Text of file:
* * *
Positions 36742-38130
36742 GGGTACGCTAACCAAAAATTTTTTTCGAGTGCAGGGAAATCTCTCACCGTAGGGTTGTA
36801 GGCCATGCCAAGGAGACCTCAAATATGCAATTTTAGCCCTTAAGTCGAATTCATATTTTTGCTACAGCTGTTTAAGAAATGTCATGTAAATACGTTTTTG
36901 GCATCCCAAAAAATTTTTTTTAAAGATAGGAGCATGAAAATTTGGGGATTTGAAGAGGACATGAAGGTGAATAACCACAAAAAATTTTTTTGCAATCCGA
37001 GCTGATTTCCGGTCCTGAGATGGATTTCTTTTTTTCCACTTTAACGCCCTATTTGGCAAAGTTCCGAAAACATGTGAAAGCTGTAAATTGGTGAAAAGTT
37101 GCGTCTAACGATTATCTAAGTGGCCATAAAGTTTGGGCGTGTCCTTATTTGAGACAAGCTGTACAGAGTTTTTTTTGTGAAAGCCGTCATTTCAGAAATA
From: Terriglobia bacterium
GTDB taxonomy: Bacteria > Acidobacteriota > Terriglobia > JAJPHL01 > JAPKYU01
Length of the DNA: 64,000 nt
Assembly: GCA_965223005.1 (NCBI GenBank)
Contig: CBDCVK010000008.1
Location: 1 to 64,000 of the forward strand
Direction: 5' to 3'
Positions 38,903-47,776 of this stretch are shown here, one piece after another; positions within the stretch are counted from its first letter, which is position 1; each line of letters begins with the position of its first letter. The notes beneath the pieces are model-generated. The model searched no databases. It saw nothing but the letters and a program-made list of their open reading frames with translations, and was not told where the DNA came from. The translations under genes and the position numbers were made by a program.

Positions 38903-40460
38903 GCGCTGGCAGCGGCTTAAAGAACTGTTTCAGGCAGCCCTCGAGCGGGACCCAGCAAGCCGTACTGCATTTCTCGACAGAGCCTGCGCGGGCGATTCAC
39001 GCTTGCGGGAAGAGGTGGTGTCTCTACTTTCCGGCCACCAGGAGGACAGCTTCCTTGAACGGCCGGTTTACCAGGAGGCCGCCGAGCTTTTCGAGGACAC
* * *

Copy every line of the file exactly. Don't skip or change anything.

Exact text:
Positions 36742-38130
36742 GGGTACGCTAACCAAAAATTTTTTTCGAGTGCAGGGAAATCTCTCACCGTAGGGTTGTA
36801 GGCCATGCCAAGGAGACCTCAAATATGCAATTTTAGCCCTTAAGTCGAATTCATATTTTTGCTACAGCTGTTTAAGAAATGTCATGTAAATACGTTTTTG
36901 GCATCCCAAAAAATTTTTTTTAAAGATAGGAGCATGAAAATTTGGGGATTTGAAGAGGACATGAAGGTGAATAACCACAAAAAATTTTTTTGCAATCCGA
37001 GCTGATTTCCGGTCCTGAGATGGATTTCTTTTTTTCCACTTTAACGCCCTATTTGGCAAAGTTCCGAAAACATGTGAAAGCTGTAAATTGGTGAAAAGTT
37101 GCGTCTAACGATTATCTAAGTGGCCATAAAGTTTGGGCGTGTCCTTATTTGAGACAAGCTGTACAGAGTTTTTTTTGTGAAAGCCGTCATTTCAGAAATA
From: Terriglobia bacterium
GTDB taxonomy: Bacteria > Acidobacteriota > Terriglobia > JAJPHL01 > JAPKYU01
Length of the DNA: 64,000 nt
Assembly: GCA_965223005.1 (NCBI GenBank)
Contig: CBDCVK010000008.1
Location: 1 to 64,000 of the forward strand
Direction: 5' to 3'
Positions 38,903-47,776 of this stretch are shown here, one piece after another; positions within the stretch are counted from its first letter, which is position 1; each line of letters begins with the position of its first letter. The notes beneath the pieces are model-generated. The model searched no databases. It saw nothing but the letters and a program-made list of their open reading frames with translations, and was not told where the DNA came from. The translations under genes and the position numbers were made by a program.

Positions 38903-40460
38903 GCGCTGGCAGCGGCTTAAAGAACTGTTTCAGGCAGCCCTCGAGCGGGACCCAGCAAGCCGTACTGCATTTCTCGACAGAGCCTGCGCGGGCGATTCAC
39001 GCTTGCGGGAAGAGGTGGTGTCTCTACTTTCCGGCCACCAGGAGGACAGCTTCCTTGAACGGCCGGTTTACCAGGAGGCCGCCGAGCTTTTCGAGGACAC